He drew me with the cords of love, and this He bound me to Him;
And round my heart so closely twine those ties that naught can sever,
For I am His and He is mine, forever and forever.

Arminian (C. Wesley):
Long my imprisoned spirit lay, fast bound in sin and nature's night.
Thine eye difused a quickening ray - I woke - The dungeon flamed with light!
My chains fell off! My heart was free!
I rose, went forth, and followed Thee.

Neo-Pelagian (R. Carmichael)
The Savior is waiting to enter your heart - why don't you let Him come in?
There's nothing in this world to keep you apart - what is your answer to Him?
Time after time He has waited before, and now He is waiting again
To see if you're willing to open the door.
What is your answer to Him?

Now the point is that while we reformed Baptists cannot honestly sing Carmichael's little ditty, today's freewill crowd can sing neither Small's nor Wesley's hymn. Because they don't believe anybody's spirit is lying fast bound in the dungeon of sin.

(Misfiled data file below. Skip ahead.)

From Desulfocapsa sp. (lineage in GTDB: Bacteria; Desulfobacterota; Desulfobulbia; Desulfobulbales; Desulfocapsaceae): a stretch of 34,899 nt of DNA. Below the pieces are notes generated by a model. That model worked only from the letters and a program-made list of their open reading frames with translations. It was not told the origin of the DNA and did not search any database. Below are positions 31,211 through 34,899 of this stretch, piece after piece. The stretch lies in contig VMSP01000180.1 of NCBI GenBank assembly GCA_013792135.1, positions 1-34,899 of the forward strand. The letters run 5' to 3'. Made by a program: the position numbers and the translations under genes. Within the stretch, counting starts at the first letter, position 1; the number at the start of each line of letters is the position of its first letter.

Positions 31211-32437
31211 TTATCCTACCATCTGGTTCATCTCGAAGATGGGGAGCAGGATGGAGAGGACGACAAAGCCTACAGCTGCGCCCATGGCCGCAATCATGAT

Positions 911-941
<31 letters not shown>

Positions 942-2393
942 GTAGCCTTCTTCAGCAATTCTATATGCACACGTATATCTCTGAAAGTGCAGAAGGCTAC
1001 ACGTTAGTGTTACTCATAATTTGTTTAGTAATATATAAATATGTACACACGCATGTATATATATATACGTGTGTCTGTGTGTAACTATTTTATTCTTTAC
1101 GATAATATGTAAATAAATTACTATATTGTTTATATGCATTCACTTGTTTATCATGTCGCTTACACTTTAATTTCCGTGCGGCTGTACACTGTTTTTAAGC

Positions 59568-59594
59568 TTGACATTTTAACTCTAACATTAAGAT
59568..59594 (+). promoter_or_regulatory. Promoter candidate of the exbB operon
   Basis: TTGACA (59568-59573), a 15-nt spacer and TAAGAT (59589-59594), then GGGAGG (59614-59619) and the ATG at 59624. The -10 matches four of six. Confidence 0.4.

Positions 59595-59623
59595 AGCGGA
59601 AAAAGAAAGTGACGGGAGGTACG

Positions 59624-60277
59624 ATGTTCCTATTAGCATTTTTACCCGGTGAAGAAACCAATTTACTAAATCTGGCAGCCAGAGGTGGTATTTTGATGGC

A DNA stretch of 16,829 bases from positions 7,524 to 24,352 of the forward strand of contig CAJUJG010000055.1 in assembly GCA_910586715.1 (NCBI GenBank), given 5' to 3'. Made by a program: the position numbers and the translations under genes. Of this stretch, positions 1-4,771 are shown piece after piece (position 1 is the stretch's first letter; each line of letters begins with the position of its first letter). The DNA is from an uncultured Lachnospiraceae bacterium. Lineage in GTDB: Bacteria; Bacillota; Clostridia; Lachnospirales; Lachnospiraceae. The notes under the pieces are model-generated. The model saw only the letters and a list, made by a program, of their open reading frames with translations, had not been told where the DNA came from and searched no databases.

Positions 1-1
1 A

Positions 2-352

C.T. Lillies said...

HH wrote:"So all I ask is that the Free-willers ('Arminianism' is a system, these people are not systematic) bother to read something like Boyce or Dagg, and probably something like Hodge on Romans, or Gill. That way they will actually know what we're talking about."

Easy there...we don't want a revival to break out or anything.

Josh
"...the word of God is not bound."
--2 Timothy 2:9

Highland Host said...